"Tough competitor," says La Russa."That's really what it's about. It's not about showcasing your skills. It's about competiting with those skills."
Pujols competes like he's a strikeout away from being sent to Triple A Memphis, like he was, well, picked in the 13th round of the draft and initially offered a dinky $10,000 signing bonus after playing at Maple Woods College in Kansas City.
Grudzielanek tells me to watch the intensity of Pujols' at-bats. "He just doesn't throw an at-bat away," he says. La Russa says to admire the way Pujols "plays the scoreboard." In other words, Pujols shapes his hitting strategy to the situation in the game.
"Somebody taught him," says La Russa. "I've told him many times I'd like to meet the man, whoever it was, who taught him to play the game."
The man is Pujols. He had help, of course. High school and college coaches. Minor league coaches. Cardinals coaches. Teammates. Opponents. But in many ways, Pujols is self taught.
"Pretty much," he says. "I make sure I listen. I try to learn. I'm still learning ... But pretty much, I'll try to correct, myself, any error that I make, or mistakes, and try to learn."
If Pujols is impressed by his hellacious start he doesn't show it. He never does. Rather than keep the ball he hit for homer No. 20, Pujols gave it to La Russa for use in a charity auction. He seems almost bored with himself.
"It's not about yourself," he says. "If you help out your team to win, the numbers and everything is going to be there for you."
Pujols steps to the plate for the first time at 6:11 p.m. Fans seated near the Cardinals' on-deck circle pull out their cellphones and start clicking pictures. History.
Pujols wears a shin guard on his left lower leg. He waves shyly to home plate umpire Randy Marsh. He taps the back leg of Royals catcher John Buck with his bat. Then he takes his stance, his right shoe (Nike makes his cleats with a cross stiched in the shoe tongue for the religious Pujols) just touching the back chalk line in the batter's box. Five pitches later he flies out to center field.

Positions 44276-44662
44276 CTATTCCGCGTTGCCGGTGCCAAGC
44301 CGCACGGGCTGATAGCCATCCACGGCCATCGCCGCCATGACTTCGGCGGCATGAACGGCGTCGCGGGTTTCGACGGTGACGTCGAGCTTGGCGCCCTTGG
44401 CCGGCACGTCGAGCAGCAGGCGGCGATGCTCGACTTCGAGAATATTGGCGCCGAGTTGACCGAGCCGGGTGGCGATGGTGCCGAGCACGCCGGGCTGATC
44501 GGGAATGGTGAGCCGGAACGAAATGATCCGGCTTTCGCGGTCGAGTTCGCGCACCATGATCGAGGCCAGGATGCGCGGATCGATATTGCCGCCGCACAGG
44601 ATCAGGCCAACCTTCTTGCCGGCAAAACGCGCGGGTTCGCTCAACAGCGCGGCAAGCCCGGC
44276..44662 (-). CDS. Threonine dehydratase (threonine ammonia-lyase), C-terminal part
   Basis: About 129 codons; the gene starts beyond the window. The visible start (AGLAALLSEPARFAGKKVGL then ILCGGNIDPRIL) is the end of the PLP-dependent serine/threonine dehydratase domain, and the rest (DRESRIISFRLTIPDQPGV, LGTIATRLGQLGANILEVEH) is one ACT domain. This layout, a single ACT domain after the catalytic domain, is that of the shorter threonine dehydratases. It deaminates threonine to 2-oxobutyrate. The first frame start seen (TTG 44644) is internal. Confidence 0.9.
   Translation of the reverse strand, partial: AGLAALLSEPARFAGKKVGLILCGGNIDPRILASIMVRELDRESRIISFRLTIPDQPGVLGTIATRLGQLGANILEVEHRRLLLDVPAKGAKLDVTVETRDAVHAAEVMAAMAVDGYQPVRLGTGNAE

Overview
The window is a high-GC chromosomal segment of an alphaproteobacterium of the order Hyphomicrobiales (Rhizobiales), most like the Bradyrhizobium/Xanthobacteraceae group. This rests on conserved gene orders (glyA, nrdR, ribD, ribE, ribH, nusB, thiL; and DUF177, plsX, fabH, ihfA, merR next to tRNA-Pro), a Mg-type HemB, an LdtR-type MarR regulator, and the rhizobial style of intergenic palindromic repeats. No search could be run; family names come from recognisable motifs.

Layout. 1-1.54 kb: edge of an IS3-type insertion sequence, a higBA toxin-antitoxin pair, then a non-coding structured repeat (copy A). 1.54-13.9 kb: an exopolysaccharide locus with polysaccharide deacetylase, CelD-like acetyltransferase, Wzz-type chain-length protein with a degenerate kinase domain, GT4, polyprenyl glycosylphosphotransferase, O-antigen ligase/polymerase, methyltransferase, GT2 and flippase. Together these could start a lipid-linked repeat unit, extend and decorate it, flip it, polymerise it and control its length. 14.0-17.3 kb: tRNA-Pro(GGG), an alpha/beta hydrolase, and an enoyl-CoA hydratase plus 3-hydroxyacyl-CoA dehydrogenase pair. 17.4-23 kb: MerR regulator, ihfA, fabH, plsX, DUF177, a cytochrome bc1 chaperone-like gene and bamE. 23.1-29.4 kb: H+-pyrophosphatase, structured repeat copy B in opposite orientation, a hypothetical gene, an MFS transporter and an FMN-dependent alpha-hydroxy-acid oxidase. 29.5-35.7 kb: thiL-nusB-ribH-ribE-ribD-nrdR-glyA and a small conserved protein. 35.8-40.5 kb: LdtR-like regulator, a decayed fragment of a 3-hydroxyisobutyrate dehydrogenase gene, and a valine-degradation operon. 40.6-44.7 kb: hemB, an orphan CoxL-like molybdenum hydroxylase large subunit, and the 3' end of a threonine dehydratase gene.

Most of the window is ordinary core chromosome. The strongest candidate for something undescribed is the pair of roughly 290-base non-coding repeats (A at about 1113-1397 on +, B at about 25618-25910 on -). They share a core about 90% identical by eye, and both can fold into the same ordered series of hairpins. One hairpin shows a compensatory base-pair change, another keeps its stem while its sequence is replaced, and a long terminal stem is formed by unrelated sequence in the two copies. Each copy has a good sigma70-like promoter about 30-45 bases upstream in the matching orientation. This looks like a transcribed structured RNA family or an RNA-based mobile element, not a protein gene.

His next at-bat, in the third inning, also lasts five pitches. This time he grounds out to third. In the sixth inning, he grounds out to short, also on the fifth pitch.
With the Cardinals leading 1-0 and runners on first and second with no outs in the eighth, Pujols faces Royals reliever Ambiorix Burgos. The two have never faced each other.
Burgos throws one pitch. Moments later it lands in the lush grass just beyond the 410-foot marking on the left-center wall. A stadium security worker retrieves the home run ball later in the inning.
"Fairly OK clutch hit," says La Russa afterward. "First time he's ever seen the guy."
Pujols' detailed explanation of the three-run dinger: "See the ball and hit it. That's it."
It can't be that easy, can it? For Pujols, it seems to be ridiculously easy, though the ice wrap on his back and left leg say otherwise.
"I've played with some good ones and he's definitely in the top three," says Royals outfielder and former Pujols teammate Reggie Sanders, who lists Bonds and Tony Gwynn on his short list. "He seems to get better and better each year, which is scary."
Scary for pitchers. Wonderful for us.
Gene Wojciechowski is the senior national columnist for ESPN.com. You can contact him at email@example.com.